As reported on September 12 by Rebecca Keegan in the Los Angeles Times:
“Ray Dolby, the inventor and engineer who founded Dolby Laboratories and pioneered noise-reducing and surround-sound technology widely used in the film and recording industries, has died in San Francisco at 80, the company announced Thursday.
“Dolby had been living with Alzheimer’s disease in recent years and was diagnosed in July with acute leukemia, the company said.
“’Today we lost a friend, mentor and true visionary,’ Dolby Laboratories President and Chief Executive Kevin Yeaman said in a statement. ‘Ray Dolby founded the company based on a commitment to creating value through innovation and an impassioned belief that if you invested in people and gave them the tools for success they would create great things. Ray’s ideals will continue to be a source of inspiration and motivation for us all.’
Ray Dolby, circa 1966, working on a Model A301 noise-reduction unit
“Dolby, born in Portland, Ore., was a precocious inventor. While attending high school in San Francisco and then at Stanford University, Dolby worked at Ampex Corp., where he was the chief designer of the first practical videotape recording system.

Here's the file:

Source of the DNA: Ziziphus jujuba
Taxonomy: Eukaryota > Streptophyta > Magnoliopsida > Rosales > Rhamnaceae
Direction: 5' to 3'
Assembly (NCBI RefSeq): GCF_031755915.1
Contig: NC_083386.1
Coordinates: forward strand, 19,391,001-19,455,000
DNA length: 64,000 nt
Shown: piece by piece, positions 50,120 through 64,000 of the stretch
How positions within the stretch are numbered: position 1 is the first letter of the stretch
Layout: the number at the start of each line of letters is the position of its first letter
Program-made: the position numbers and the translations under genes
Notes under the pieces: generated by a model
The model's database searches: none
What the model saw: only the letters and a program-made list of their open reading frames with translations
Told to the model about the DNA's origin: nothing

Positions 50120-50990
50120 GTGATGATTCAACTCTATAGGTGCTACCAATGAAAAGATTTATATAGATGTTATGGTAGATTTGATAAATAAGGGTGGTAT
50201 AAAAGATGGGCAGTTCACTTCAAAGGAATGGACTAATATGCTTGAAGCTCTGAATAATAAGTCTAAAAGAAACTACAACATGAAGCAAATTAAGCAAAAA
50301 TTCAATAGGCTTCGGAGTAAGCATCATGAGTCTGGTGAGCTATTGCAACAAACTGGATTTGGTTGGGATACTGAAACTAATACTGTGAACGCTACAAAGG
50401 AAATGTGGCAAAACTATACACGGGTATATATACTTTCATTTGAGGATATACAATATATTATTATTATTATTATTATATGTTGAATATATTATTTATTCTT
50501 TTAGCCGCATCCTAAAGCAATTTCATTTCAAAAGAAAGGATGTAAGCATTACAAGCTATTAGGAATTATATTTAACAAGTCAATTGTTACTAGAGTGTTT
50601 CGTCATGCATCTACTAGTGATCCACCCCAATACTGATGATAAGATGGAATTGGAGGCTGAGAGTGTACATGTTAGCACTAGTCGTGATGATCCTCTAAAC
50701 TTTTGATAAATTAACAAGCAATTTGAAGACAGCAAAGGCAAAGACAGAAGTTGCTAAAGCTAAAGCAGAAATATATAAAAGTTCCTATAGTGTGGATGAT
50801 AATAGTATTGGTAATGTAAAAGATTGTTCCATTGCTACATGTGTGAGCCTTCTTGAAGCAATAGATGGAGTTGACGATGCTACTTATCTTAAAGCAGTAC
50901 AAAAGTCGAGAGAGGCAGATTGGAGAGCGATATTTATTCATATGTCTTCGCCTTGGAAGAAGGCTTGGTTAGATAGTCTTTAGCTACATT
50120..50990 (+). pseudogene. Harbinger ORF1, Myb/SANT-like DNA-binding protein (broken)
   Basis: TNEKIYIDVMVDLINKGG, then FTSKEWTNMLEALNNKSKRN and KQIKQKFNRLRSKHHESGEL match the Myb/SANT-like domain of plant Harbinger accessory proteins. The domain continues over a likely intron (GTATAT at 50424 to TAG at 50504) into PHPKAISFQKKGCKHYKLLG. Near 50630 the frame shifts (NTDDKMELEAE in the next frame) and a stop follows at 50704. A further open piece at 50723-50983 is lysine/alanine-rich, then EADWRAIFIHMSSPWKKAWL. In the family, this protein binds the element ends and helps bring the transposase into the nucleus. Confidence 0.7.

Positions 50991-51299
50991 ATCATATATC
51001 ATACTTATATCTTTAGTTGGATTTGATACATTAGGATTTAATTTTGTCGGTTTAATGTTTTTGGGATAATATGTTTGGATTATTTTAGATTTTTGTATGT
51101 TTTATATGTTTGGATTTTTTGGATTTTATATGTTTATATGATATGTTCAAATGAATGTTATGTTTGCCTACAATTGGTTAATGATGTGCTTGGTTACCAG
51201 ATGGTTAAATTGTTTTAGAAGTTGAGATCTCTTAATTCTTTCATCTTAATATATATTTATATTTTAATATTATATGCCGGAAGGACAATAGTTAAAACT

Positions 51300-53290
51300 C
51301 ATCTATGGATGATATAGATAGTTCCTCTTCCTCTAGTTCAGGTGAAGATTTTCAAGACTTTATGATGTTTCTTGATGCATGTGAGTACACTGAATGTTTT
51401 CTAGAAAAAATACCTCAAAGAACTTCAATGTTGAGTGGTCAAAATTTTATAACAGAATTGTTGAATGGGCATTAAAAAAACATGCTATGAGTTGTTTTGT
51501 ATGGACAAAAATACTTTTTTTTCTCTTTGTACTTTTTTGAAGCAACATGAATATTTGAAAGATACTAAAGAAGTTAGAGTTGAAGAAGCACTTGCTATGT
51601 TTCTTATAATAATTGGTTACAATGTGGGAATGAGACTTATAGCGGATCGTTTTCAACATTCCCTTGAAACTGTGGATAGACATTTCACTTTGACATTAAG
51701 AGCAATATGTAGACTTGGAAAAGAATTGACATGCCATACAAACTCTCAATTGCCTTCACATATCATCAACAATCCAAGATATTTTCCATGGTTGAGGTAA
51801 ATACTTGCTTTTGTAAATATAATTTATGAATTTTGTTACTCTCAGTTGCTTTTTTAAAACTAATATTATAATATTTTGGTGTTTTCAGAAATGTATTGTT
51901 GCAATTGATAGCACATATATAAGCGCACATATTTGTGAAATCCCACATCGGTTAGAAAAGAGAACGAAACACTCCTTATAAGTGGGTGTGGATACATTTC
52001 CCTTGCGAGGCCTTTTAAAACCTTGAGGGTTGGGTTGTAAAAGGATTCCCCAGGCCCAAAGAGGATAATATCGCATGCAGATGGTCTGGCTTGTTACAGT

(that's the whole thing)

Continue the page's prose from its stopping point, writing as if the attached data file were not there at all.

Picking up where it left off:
“By the end of his life, he held more than 50 patents and had received two Oscars for scientific and technical achievement, several Emmys and a Grammy.
“’My father was a thoughtful, patient and loving man, determined to always do the right thing in business, philanthropy, and as a husband and father,’ said David Dolby, his son and a member of Dolby Laboratories’ board of directors. ‘Our family is very proud of his achievements and leadership. He will be sorely missed, but his legacy of innovation will live on.’
“Dolby is survived by his wife, Dagmar, his sons Tom and David, their spouses Andrew and Natasha, and four grandchildren.”
Honoring the life of Ray Dolby, Dolby Laboratories offers a Web page, ‘Remembering Ray Dolby.’
For more about Ray Dolby’s career achievements and milestones from past issues of Mix magazine, read George Petersen’s essays ‘1966 Ray Dolby Dolby A-Type Noise Reduction,’ for the 2006 induction of Dolby Noise Reduction into the TECnology Hall of Fame, and ‘Dolby Laboratories at 40’ from 2005.
In a MixTV video of Ray Dolby at his 2004 TECnology Hall of Fame induction, he recalls the beginnings of his Dolby noise-reduction technology and the start of Dolby Laboratories; watch ‘Ray Dolby on the Early Days of Dolby Noise Reduction’.